Dara Lind does some calculations:
Obama’s upcoming plan is being characterized, in advance, as relief for 5 million unauthorized immigrants. But based on the rumors about who’d be likely to be included in the plan, that’s not exactly accurate.
What it looks like is that, by the time Obama’s new plan goes into effect, 5 million unauthorized immigrants, in total, will be eligible to apply for protection from deportation. That includes immigrants who are already eligible for protection — even before any new plan is announced — because they qualify for the Deferred Action for Childhood Arrivals program, which the Obama administration introduced in 2012.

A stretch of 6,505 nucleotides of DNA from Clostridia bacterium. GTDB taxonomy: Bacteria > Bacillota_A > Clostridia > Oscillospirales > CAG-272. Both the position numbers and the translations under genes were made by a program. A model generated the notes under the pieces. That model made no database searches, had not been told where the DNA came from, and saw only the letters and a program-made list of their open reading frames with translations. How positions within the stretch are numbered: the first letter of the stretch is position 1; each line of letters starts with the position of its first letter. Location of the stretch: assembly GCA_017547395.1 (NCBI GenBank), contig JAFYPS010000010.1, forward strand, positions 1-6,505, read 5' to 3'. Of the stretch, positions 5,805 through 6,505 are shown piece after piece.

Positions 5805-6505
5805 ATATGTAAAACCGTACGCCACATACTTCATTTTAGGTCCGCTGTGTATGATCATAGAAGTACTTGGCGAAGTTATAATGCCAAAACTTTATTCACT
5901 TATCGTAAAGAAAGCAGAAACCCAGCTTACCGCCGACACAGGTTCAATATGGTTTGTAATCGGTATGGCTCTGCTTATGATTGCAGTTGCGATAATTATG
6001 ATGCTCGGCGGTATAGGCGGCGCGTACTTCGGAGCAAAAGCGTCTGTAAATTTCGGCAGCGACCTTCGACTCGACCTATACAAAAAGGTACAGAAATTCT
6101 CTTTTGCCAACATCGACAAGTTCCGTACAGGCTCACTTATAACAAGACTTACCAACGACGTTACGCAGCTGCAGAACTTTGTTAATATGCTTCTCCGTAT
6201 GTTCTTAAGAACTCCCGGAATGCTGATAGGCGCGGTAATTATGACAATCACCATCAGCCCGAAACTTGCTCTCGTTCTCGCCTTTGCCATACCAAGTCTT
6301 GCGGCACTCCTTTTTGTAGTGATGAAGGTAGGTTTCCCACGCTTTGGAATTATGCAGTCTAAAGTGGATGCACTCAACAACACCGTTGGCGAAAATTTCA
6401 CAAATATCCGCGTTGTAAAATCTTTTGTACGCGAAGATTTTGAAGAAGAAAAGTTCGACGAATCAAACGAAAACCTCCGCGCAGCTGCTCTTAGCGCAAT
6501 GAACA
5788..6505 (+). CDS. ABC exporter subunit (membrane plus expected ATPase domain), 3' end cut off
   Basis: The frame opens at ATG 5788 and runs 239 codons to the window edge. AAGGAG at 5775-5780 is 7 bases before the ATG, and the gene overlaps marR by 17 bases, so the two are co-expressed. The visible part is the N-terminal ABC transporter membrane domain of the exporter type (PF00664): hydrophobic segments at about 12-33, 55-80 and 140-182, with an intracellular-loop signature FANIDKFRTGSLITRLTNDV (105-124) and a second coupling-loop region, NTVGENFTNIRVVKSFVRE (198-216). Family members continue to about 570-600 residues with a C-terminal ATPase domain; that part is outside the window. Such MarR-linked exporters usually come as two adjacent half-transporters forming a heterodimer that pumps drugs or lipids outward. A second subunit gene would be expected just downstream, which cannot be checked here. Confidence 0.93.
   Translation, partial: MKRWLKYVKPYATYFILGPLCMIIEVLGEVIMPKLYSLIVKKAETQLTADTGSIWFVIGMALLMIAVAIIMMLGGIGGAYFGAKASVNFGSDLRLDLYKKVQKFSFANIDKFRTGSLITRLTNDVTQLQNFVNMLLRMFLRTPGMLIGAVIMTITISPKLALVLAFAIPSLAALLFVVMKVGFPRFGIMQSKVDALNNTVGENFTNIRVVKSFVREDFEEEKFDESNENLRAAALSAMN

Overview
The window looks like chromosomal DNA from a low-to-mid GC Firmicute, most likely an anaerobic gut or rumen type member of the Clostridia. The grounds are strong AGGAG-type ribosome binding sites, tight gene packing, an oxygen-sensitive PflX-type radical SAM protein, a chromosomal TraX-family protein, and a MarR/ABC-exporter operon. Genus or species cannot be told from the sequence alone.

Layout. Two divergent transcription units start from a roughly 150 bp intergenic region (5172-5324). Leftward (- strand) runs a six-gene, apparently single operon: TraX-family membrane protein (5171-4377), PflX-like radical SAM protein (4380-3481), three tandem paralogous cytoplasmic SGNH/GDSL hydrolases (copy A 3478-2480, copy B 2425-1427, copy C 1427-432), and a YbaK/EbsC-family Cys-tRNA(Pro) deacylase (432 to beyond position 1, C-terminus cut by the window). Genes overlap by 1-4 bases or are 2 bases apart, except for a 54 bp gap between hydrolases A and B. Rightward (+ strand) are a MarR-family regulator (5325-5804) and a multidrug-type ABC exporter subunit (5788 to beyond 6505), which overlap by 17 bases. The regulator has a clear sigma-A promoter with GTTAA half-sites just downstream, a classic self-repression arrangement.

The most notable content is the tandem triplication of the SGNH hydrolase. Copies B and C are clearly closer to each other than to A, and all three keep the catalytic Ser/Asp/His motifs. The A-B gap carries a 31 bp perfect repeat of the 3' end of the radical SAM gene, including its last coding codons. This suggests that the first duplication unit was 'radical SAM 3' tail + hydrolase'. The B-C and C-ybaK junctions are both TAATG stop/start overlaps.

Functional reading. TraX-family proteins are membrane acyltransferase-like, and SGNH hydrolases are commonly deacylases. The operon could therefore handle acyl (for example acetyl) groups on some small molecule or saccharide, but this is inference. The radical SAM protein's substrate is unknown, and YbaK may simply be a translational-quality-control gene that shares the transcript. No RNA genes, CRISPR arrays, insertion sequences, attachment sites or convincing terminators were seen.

If the undocumented parents of American citizens are allowed to stay, Roberto Ferdman figures “we’re talking about an estimated 3.5 million immigrants who currently don’t have protection from deportation”:
There’s a separate possibility that the plan might also include relief for immigrants who arrived in the country as children and are still younger than 18 years old. Those, according to Pew, amount to another 650,000 people. If this group is also included in Obama’s executive action, that would bring the total number of people affected by his action up to 4.15 million.
But this massive number doesn’t account for the millions more indirectly affected by the reform: the families of those who would no longer be deported. Even the most conservative estimate—let’s say 2.8 million undocumented adults are paired up and each couple has one child—suggests that more than a million children will suddenly not have to worry anymore about whether their parents will be deported.